Beginning in the pre-Revolutionary War period, African American writers have engaged in a visionary, yet petulant, dialogue with American letters. The result became African American literature that is prosperous; thereby developing a social insight to their personal experiences and history. Although men are predominantly recognized in history for being well educated and powerful, women have played a great part in shaping America to what it is today. Phillis Wheatley, and Maria W. Stewart, were true Christian African American women that have portrayed historical events though literature. Wheatley and Stewart hold similar ideals for African Americans, however, their personalities are profoundly different. To illustrate, if there was a color …show more content…
In her poem, she capitalizes the words Savior, Christians, and Cain, because her objective is to reach out to true Christians. By using bible text she displays an intelligent and well cultured voice, which she earns respect from her audience – in this case everyone. This short, but powerful poem about slavery amazed people, because it was considered unbelievable that a slave girl could write. Phillis Wheatley is all about change. She changed her country, her name, her religion, and her whole life. That’s a lot of change that most people would never fully execute. Wheatley’s powerful, and relevant poem is able to be understood not only by experience, which made it suitable for all, black, white, men, women, to comprehend. Although assumptions are part of human nature, once people have truly learned something new, it expands our understanding of the world. Thus, being close minded was truly a dishonor to oneself and to God. With this in mind, both writers who were true Christian didn’t appreciate when people would consider themselves Christians, however, they supported slavery. They couldn’t grasp the ideology of slavery, if those slave owners were real Christians. Being a real Christian meant that he or she respected the Bible and followed God’s moral guidance. By having this moral guidance, it gave blacks empowerment to have their voices heard without criticism, for they “may be refin’d and join th’ angelic train” (On Being | Wheatley). Wheatley appeared to be docile towards her audience, while Stewart was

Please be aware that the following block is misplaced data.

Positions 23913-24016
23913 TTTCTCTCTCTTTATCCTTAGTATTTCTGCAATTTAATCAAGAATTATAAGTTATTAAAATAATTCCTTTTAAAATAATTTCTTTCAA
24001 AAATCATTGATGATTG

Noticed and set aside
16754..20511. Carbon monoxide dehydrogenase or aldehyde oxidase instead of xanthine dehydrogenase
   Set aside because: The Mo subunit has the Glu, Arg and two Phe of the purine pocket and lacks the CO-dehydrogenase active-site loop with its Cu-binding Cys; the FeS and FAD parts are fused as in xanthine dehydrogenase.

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In Zora Neale Hurston’s short story “Sweat” and her essay “How It Feels to Be Colored Me” the African American social group is being represented in many ways. The texts have similar ways that African Americans are represented for the time period. The African Americans or “colored people” are represented in an aspect that comes from the author's point of view. The African Americans are represented as being unbothered, growing up in a closed community, playing the game with whites, and optimistic.
Early life I’m going to tell you about the early life of phillis Wheatley and how she became the one she is Today. In the summer of 1761 a ship named the phillis arrived in boson. A small and fragile girl No more than eight years old stood shivering at the dock. Sickness and fear consumed her Trembling body which she attempted to cover with an old piece of carpet.
Pratikshya Thapa Prof. Alex Kurian English 2328-73001 12 April 2017 Winnemucca, Hurston and Tan The American Literature consists of artists from various cultural and social background who devoted their life in literary works. There are number of female authors who are known for their magnificent writings. Sarah Winnemucca, Zora Neale Hurston and Amy Tan are some of the famous female American authors. They belong to different racial and cultural backgrounds but share a common ground when it comes to expressing their life experience and opinions through their literary art works.
Auld’s misinterpretation of the passage emphasizes slave owners use of religion to reinforce their power over their slaves. Christianity rationalized the concept of buying and selling human beings, and that God approved this too. In addition, Douglass used religion as a way to fuel his abolition movement. Under Master Hugh’s, Douglass began to learn how to read and write. Once
For example, Sarah Grimke, a middle-class white woman abolitionist, wrote, “A similar condition of moral pollution and utter disregard of a pure and virtuous reputation…That such a state of society should exist in a Christian nation…” In Grimke’s work, one can note her outrage at the clashing ideals of Christian Slave holders, and noted on the moral effects of the two conflicting beliefs. Northern abolitionists aimed to gain more sympathy by reminding their readers of Christian beliefs and how they clash with the practice of slavery. William Lloyd Garrison even made a remark in his newspaper article asking for a pardon from God for the sin and inequality happening in the country. Many Americans were of Christian faith and by aligning slavery as a sin and a dishonor to God, abolitionist were able to gain more support and outrage for the Northern Abolitionist